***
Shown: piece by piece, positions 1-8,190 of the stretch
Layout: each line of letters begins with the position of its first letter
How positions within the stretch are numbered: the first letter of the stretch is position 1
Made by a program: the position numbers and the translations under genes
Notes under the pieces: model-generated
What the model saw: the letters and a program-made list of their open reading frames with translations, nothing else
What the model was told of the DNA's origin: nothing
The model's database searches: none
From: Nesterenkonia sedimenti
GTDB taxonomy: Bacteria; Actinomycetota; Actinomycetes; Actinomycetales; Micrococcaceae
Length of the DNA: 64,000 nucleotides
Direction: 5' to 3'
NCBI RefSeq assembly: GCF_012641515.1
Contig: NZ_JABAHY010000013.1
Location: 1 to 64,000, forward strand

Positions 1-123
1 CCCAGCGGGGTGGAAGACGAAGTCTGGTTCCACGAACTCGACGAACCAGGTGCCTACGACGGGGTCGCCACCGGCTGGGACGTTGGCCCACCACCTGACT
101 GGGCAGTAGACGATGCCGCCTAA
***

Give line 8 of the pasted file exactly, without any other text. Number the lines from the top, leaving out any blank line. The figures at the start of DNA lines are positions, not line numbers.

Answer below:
The model's database searches: none